Headache is a very common complaint and very broad in terms of possible causes. The vast majority of headaches are not life-threatening and their main repercussion is the pain itself. Acupuncture is an effective treatment for headaches, especially when combined with specific acupressure techniques. There is almost always a muscular component to headaches and unless this is addressed by acupressure and tuina (Chinese massage techniques) there will be limited success. Even powerful western medical drugs do not always work for headaches because they do not address the skeletomuscular component. We have had great clinical success treating headaches even when western medical intervention is not effective. If you’d like to book an acupuncture appointment to treat your headache, click here.
Headaches can be broken down into the following categories:
The standard description of migraine has changed somewhat over the years in western medicine. Previously certain criteria had to be met for a headache to be classified as a migraine. The pain had to be on one side of the head, it had to be preceded by an “aura” (changes in vision such as spots, flashes of light, or geometric patterns), the headache had to be accompanied by nausea before or during the headache itself, and was not necessarily but commonly accompanied by an aversion to bright light (photophobia) and sound (phonophobia). This classic “textbook” migraine pattern has been broadened to accommodate a wider range of symptoms. Now any recurring, chronic headache pattern is considered to be within the migraine category – with or without all the above symptoms. Dietary triggers can be a major factor in migraines and a careful examination of one’s diet is always indicated for migraine. By their very nature migraines can change in how they manifest over time. Depending on the brain area or nerves involved a migraine can mimic a stroke or can involve no head pain at all and just cause digestive problems (abdominal migraine). All types of migraines however are described and effectively treated within the Chinese medical model.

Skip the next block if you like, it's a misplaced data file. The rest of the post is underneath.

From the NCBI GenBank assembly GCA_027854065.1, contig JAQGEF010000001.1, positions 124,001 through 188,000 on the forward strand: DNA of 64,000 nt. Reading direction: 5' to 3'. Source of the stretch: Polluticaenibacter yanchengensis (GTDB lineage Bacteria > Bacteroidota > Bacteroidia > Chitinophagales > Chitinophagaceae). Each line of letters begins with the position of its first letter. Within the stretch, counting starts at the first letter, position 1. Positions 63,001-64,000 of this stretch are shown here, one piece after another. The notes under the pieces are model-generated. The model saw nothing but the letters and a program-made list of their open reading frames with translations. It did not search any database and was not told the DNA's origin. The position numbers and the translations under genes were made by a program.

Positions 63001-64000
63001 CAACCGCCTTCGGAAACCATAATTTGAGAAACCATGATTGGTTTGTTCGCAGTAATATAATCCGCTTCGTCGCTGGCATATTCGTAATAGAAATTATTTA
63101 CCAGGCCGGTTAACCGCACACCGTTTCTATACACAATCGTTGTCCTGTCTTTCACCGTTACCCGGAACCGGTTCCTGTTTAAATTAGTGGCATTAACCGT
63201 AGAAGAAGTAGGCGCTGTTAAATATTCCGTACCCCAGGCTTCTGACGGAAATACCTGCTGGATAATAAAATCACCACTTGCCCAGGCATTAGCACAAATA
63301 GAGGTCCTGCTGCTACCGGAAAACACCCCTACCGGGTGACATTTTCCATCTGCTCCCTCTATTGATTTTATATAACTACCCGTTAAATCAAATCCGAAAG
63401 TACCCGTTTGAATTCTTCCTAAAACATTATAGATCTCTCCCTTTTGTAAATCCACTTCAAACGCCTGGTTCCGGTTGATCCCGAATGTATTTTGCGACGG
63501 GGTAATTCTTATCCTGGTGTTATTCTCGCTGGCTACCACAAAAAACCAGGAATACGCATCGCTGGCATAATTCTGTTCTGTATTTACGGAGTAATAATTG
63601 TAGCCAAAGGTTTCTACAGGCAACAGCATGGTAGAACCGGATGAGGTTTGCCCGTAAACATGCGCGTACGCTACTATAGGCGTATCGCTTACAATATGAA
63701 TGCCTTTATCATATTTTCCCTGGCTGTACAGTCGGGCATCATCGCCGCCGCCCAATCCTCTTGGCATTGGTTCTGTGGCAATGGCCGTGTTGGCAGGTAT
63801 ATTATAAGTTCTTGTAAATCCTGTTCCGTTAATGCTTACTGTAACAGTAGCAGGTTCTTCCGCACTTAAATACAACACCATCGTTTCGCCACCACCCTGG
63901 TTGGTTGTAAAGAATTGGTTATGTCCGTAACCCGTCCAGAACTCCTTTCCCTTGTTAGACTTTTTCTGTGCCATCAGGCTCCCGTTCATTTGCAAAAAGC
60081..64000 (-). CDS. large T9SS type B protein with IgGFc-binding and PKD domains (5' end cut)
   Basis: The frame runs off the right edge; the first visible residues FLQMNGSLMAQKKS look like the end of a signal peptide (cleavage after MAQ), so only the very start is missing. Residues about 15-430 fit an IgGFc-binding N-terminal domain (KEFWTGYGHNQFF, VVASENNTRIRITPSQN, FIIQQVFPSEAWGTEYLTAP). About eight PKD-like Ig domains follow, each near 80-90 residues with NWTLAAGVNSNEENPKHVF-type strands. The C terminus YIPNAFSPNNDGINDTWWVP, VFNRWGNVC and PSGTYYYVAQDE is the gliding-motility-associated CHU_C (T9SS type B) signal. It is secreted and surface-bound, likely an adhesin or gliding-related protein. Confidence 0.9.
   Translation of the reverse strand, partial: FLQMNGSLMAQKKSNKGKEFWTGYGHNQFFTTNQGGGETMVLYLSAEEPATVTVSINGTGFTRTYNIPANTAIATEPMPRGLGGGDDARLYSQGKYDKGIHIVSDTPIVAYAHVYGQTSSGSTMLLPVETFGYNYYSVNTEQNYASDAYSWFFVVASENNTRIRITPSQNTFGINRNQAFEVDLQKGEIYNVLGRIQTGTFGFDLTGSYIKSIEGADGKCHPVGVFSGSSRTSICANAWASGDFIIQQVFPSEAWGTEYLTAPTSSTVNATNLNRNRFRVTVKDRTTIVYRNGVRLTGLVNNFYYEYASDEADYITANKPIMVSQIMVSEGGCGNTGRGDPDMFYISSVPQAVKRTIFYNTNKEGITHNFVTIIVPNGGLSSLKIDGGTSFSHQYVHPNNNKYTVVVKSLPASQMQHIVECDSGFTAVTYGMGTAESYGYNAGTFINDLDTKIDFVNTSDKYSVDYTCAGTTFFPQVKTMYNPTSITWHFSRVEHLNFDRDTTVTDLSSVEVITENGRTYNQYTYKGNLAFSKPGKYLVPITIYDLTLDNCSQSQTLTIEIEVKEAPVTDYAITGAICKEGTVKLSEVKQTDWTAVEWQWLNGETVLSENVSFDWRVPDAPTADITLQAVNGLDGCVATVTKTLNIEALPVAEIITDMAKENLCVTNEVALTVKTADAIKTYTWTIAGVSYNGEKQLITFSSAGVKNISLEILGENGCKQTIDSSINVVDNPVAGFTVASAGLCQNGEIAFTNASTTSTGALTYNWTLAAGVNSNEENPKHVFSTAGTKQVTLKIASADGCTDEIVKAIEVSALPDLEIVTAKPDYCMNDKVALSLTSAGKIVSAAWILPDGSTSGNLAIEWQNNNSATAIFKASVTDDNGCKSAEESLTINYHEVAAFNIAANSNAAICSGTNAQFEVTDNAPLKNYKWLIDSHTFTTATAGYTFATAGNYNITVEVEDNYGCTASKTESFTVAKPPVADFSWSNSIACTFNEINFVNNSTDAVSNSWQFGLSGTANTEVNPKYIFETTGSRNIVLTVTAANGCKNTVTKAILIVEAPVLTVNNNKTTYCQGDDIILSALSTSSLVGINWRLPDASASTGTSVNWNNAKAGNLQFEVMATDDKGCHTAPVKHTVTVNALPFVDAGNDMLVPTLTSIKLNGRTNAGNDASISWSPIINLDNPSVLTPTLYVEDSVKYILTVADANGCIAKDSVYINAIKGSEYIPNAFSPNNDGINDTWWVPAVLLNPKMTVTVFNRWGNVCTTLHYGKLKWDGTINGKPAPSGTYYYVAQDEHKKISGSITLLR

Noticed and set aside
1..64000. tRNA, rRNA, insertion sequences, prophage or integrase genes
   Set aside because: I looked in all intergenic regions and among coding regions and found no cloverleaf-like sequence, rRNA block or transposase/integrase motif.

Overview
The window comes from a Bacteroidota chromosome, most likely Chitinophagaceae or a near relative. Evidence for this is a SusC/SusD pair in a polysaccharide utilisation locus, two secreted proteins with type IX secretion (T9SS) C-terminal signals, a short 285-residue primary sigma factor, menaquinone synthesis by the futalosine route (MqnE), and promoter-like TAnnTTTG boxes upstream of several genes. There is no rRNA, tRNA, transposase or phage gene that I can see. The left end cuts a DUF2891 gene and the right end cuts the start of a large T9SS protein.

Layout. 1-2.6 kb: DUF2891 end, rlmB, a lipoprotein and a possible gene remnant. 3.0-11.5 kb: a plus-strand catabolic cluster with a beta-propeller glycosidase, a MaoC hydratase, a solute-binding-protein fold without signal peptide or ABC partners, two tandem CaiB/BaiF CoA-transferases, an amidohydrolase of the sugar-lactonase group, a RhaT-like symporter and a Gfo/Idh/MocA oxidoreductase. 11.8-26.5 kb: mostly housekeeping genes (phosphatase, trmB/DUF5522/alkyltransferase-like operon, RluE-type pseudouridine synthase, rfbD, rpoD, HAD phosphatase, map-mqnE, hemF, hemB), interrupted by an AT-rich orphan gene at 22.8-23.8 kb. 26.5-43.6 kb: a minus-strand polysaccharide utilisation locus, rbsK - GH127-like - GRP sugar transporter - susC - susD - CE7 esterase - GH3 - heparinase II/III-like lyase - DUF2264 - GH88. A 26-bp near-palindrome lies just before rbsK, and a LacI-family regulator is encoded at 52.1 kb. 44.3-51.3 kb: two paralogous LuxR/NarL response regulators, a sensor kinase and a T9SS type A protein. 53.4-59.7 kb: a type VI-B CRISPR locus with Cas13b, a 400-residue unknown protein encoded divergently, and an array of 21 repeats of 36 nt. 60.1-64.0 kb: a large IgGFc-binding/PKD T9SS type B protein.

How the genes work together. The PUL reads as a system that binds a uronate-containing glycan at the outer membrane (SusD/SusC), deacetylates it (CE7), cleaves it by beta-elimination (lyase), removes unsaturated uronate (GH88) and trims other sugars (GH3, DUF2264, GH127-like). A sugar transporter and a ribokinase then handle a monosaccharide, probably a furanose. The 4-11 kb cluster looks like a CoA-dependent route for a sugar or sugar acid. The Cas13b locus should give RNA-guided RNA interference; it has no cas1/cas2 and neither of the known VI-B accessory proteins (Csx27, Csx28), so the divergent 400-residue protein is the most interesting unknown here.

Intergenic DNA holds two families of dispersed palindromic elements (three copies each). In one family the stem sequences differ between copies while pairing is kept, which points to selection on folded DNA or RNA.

True “sinus” headaches are actually quite rare. A migraine will cause generalized swelling in the cranium, including the tissues lining the sinus cavities. Mucus then accumulates and pressure, pain, and even infections follow. However, unless the underlying migraine pattern is treated, even such drastic measures as sinus surgery are ineffective. Another possible cause of sinus headache is allergies, which cause accumulation of mucus, causing pressure and pain in the sinuses. There are specific acupuncture protocols to treat allergies.
A typical tension headache arises from stress, just as its name implies. The pain is usually described as a “band” of pain around the head, from the forehead to the temples to the back of the neck. Tension headache is differentiated from migraines by the lack of nausea or visual disturbance, but again this distinction has become less rigid recently.
As their name implies, cluster headaches occur at intervals for several days and weeks with periods of remission in between. There will be several headaches a day, lasting up to an hour, and the pain is excruciating. In fact, they are nicknamed “suicide headaches” because of their intensity. For unknown reasons, they are much more common in men. The pain is usually on one side and typically centers around the eye, but can radiate to any part of the head or shoulder. Acupuncture treatment can be extremely effective for cluster headaches.